You can forget about the speed, I just wish Ofcom would tell me how to get cheaper broadband than that offered by Kingston Communications. I live in Hull!

    Report on 02 February 2012  |  Love thisLove  0 loves
  • JOHN MAXWELL
    Love rating 56
    JOHN MAXWELL said

    i don't mind the "up to" jargon but have you tried to get a supplier to commit to a guaranteed speed for you specifically without adding many ''ifs and buts''

    Report on 02 February 2012  |  Love thisLove  0 loves
  • Mike10613
    Love rating 626
    Mike10613 said

    I just pinged a server in London from the West Midlands. I'm a mile from the exchange and on TalkTalk. I got over 12 Mb/s which is what I usually get:

    http://www.speedtest.net/result/1747232042.png

    I think the main feed now is fibre optic and then copper cable; just like on cable with Virgin. I took my telecommunications examination a long time ago but got quite a good pass and so I'm no fool at this stuff.

    A bad connection will slow your speed, so will a busy internet at peak time, a slow hard drive (you have to save the web pages that you download) and if you optimize the TCP it speeds things up. Get a free program to do that here:

    http://www.speedguide.net/downloads.php

    Report on 02 February 2012  |  Love thisLove  0 loves
  • nekomata
    Love rating 0
    nekomata said

    The following is not to say that there aren't ISPs that do try to stretch the truth to the moon and back, but I do think that the ISPs in general do get a lot of undeserved flak.

    To be fair, the reason you usually don't get to peak speed an ISP will supply is BT. An ISP may be willing to supply any peak speed up to 8Mb/s for £15, but if BT's hardware to your home only supports 4Mb/s, there's not a lot the ISP can do.

    Car analogy: A car may be advertised as being capable of speeds up to 150MPH, but you'll only be getting 70MPH out of it due to the speed limit. That's less that half the advertised speed!

    To my understanding, the good ISPs already do the best they can in that once they know where you live, they can advise what speeds the BT hardware is likely to support. Then having otherwise identical packages (Up to 1Mb/s, Up to 2Mb/s, Up to 3Mb/s, etc) all at the same price would just then needlessly complicate the issue.

    Likewise, expecting average speed to be close to the peak speed is just a little bit unrealistic unless you pay rediculous amounts for a 1:1 contention ratio connection (namely, a dedicated line) with dedicated infrastructure at the ISP.

    Seeing as most people don't understand the idea of contention ratios though, I'd agree that it might be a good idea to supply "average connection speeds over the course of a week" or some such. How possible this is though will depend how much of the peak slowdown is caused by capacity at the ISP, and how much is caused by the capacity of your local BT hardware being shared. Additionally, such a scheme would most likely require some form of regulation, as the first ISPs to advertise such stats would be shooting themselves in the foot compared to those that don't.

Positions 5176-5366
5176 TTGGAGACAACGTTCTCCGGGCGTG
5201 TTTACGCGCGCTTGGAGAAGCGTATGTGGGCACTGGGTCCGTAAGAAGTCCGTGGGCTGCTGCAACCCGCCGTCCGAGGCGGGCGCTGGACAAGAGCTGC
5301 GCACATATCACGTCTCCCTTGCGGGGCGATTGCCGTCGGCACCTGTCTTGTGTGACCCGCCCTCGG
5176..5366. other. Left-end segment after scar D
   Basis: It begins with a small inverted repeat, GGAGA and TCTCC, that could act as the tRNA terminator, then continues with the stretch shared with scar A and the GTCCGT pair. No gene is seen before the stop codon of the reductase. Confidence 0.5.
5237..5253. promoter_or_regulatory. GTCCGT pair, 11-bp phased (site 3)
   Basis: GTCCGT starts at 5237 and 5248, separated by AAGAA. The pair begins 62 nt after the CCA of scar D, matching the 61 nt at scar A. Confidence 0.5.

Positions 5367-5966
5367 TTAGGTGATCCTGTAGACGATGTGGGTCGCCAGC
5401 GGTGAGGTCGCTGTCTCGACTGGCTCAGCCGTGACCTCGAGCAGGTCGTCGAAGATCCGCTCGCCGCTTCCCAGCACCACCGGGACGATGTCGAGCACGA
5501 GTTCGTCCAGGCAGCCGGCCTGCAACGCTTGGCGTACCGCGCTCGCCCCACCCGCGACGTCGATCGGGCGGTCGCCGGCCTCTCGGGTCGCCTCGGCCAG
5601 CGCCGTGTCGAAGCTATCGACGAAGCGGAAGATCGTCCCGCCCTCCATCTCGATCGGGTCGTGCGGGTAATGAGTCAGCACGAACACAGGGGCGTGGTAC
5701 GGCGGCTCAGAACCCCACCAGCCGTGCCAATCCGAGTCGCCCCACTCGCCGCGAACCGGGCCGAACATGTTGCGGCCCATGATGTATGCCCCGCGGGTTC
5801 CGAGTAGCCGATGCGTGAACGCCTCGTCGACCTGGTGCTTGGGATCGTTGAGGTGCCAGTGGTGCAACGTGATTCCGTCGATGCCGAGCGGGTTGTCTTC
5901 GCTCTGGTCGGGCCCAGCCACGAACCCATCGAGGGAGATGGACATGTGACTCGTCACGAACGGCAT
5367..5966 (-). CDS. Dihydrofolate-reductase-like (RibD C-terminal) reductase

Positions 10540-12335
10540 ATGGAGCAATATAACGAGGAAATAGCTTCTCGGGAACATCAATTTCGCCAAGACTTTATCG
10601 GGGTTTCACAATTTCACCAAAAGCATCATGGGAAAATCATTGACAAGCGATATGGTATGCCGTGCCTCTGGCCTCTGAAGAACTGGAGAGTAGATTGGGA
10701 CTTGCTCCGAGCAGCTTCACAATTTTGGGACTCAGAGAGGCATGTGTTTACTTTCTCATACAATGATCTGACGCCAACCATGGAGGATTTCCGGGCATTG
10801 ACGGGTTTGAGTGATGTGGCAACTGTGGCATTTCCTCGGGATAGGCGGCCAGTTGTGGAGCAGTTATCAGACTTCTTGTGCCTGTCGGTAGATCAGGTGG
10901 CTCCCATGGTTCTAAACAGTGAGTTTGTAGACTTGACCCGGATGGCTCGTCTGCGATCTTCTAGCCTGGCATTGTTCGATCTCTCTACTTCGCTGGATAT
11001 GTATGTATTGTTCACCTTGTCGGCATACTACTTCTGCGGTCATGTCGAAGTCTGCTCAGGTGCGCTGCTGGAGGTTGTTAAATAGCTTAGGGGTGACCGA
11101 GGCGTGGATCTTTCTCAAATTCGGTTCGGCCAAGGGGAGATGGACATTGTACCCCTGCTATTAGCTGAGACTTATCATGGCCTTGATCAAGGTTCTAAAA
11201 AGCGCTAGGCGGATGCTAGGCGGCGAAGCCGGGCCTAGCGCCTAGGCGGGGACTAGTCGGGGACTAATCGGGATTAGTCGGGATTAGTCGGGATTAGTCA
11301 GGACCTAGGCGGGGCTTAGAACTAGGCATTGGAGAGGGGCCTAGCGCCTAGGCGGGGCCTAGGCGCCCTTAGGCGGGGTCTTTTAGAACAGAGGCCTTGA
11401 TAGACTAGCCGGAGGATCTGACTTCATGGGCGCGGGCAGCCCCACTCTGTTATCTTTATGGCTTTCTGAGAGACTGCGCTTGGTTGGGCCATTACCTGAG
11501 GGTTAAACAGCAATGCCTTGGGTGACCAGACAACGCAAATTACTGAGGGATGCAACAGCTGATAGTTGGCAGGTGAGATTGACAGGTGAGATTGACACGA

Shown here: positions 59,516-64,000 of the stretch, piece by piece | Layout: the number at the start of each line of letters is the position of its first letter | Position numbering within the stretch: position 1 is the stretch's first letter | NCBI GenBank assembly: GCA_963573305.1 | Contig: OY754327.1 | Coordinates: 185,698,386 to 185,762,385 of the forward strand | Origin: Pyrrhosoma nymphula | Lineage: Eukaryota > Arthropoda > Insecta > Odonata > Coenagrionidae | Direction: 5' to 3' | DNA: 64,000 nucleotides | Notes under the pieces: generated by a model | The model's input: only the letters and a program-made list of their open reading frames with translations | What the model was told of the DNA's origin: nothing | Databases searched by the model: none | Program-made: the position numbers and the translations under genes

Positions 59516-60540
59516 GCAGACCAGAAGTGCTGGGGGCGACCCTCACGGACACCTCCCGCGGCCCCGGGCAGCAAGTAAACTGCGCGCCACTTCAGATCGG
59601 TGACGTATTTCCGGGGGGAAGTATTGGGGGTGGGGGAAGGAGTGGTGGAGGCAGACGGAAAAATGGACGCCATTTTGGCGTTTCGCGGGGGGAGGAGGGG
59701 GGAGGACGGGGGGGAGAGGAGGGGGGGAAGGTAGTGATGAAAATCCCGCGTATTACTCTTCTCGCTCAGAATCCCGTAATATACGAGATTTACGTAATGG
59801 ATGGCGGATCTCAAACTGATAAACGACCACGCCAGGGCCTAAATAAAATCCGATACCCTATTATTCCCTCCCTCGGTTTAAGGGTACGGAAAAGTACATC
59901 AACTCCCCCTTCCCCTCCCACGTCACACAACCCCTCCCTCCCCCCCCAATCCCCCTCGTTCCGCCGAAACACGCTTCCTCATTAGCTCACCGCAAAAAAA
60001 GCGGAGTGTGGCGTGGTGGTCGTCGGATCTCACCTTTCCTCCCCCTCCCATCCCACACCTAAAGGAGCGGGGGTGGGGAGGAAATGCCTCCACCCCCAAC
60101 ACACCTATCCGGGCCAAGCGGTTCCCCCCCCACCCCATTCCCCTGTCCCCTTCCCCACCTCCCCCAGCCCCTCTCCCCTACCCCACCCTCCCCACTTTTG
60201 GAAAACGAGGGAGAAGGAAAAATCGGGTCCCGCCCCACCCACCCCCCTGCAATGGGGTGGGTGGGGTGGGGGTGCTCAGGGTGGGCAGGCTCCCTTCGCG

Report on 02 February 2012  |  Love thisLove  0 loves
  • fenemore
    Love rating 251
    fenemore said

    I am with Virgin and pay for a 10Mb service, but I have yet to actually GET that speed. Now Mr Branson's Caribbean brother is going to double my speed at no extra cost. So my £18 per month will buy a 20Mb service, which probably means the 4Mb I actually get, might go up to nearer 8Mb.

    Since those ads appeared, my speed has got worse - the cynic in me thinks this is a deliberate ploy so that when D-Day arrives it will actually seem faster!

    Report on 02 February 2012  |  Love thisLove  0 loves
  • Skintsod
    Love rating 32
    Skintsod said

    What a load of absolute rubbish. I live 40 minutes walk from the telephone exchange of the second largest town in my county, but my ISP, who shouts about 20mps in their advertising, supplies me with a speed which is so slow that I am lucky to see 400Kps - that's right I pay for 20 megabytes and get 400 kilobytes. Their excuse - I'm just outside of 2 miles by road from the exchange. Ofcom should get their heads out of the clouds and get into the real world. I can only dream of seeing a megabyte speed and I'll bet that will still be the case when Ofcom are saying that the entire country is on 10mps. What a joke. Sometimes I think that they must really be working for the industry rather than the consumer. Reports like this really screw with their credibility.

    Report on 03 February 2012  |  Love thisLove  0 loves
  • flannel
    Love rating 0
    flannel said

    Just switched from Virgin 10 to BT 40 for a lot less money. Speed doesn't feel much different but speed checker tells me it's about 30.

    Report on 03 February 2012  |  Love thisLove  0 loves